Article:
Turning to the question of the Archbishop of Paris, Francis said, “I ask myself what he did that was so serious that he had to resign. Someone answer me, what did he do? And if we do not know the charge we cannot convict.
“Before answering I will say: Conduct an investigation, OK? Because there is a danger of saying: he was convicted. Who condemned him? Public opinion, gossip... we don't know…if you know, why not say so? Otherwise, I cannot answer. And you will not know, because it was a failing on his part, a failing against the sixth commandment, but not total, of small caresses and massages that he did to the secretary; this is the accusation.
“This is sin but it is not of the most serious sins, because the sins of the flesh are not the most serious. The most serious are those that have more 'angelicality': pride, hatred.”
Finally, “a meeting with Patriarch Kirill is on the not-too-distant horizon; I believe that next week Hilarion will visit me to agree on a possible meeting. The Patriarch has to travel, maybe to Finland, and I am always willing to go to Moscow, to dialogue with a brother.”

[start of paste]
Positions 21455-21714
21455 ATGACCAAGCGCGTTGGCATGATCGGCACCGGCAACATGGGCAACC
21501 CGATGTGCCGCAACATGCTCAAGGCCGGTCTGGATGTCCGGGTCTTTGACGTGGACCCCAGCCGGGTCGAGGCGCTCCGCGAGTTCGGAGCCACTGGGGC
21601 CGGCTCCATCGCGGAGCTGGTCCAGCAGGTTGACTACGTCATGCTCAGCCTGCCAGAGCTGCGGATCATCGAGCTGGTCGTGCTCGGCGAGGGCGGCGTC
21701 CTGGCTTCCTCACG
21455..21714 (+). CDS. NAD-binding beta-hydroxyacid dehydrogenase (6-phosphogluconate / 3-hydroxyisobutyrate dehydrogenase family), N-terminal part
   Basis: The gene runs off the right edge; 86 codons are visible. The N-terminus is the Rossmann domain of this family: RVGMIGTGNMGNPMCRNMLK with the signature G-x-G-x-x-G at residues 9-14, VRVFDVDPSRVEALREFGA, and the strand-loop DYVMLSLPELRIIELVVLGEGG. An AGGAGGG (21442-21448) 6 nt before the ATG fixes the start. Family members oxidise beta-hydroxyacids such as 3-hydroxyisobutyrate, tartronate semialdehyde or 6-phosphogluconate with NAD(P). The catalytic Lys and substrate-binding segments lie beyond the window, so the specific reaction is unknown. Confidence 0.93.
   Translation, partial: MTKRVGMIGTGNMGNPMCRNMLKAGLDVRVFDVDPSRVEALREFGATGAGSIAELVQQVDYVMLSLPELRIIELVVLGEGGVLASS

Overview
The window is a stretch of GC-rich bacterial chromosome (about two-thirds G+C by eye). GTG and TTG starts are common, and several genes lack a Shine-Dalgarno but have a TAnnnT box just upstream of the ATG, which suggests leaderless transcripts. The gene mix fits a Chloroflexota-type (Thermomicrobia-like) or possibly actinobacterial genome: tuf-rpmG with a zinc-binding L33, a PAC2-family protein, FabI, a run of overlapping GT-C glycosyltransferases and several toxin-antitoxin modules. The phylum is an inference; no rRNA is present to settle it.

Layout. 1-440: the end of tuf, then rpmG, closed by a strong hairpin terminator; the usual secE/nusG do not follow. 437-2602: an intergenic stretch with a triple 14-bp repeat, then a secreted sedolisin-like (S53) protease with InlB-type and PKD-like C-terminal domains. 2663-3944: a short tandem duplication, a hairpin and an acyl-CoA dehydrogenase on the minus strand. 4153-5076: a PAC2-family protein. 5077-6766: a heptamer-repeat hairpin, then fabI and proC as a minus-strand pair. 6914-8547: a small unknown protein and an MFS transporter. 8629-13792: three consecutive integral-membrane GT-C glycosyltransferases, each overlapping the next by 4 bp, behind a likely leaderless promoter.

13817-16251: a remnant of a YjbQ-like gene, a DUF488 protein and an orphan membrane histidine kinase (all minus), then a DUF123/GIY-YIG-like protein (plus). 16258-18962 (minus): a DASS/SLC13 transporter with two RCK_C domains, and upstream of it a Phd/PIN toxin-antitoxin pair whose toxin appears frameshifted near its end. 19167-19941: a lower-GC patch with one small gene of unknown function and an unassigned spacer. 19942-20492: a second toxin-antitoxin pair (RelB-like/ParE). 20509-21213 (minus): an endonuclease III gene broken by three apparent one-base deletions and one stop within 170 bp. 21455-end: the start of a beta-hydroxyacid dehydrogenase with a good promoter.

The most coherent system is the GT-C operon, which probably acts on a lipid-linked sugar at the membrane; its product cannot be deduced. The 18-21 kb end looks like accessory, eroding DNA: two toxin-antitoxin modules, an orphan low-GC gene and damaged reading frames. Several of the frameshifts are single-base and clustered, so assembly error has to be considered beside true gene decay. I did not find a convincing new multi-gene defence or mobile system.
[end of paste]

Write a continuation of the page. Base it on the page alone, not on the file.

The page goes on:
To engage in “dialogue with a brother, there are no protocols, an Orthodox brother named Kirill, Chrysostomos, Ieronymos, and when we meet, we don't dance the minuet; we say things to each other's face, but as brothers.
“And it is good to see brothers bickering because they belong to the same mother, Mother Church, but they are a little bit divided, some because of heritage, some because of history that divided them. [. . .] But we must try to go together, work and walk in unity and for unity.”
[*] Gesù io credo in te. La mano del Signore ci ha salvati. Grazie, Santo Padre, tu sei la mano del Signore - Athena 06 dicembre 2021.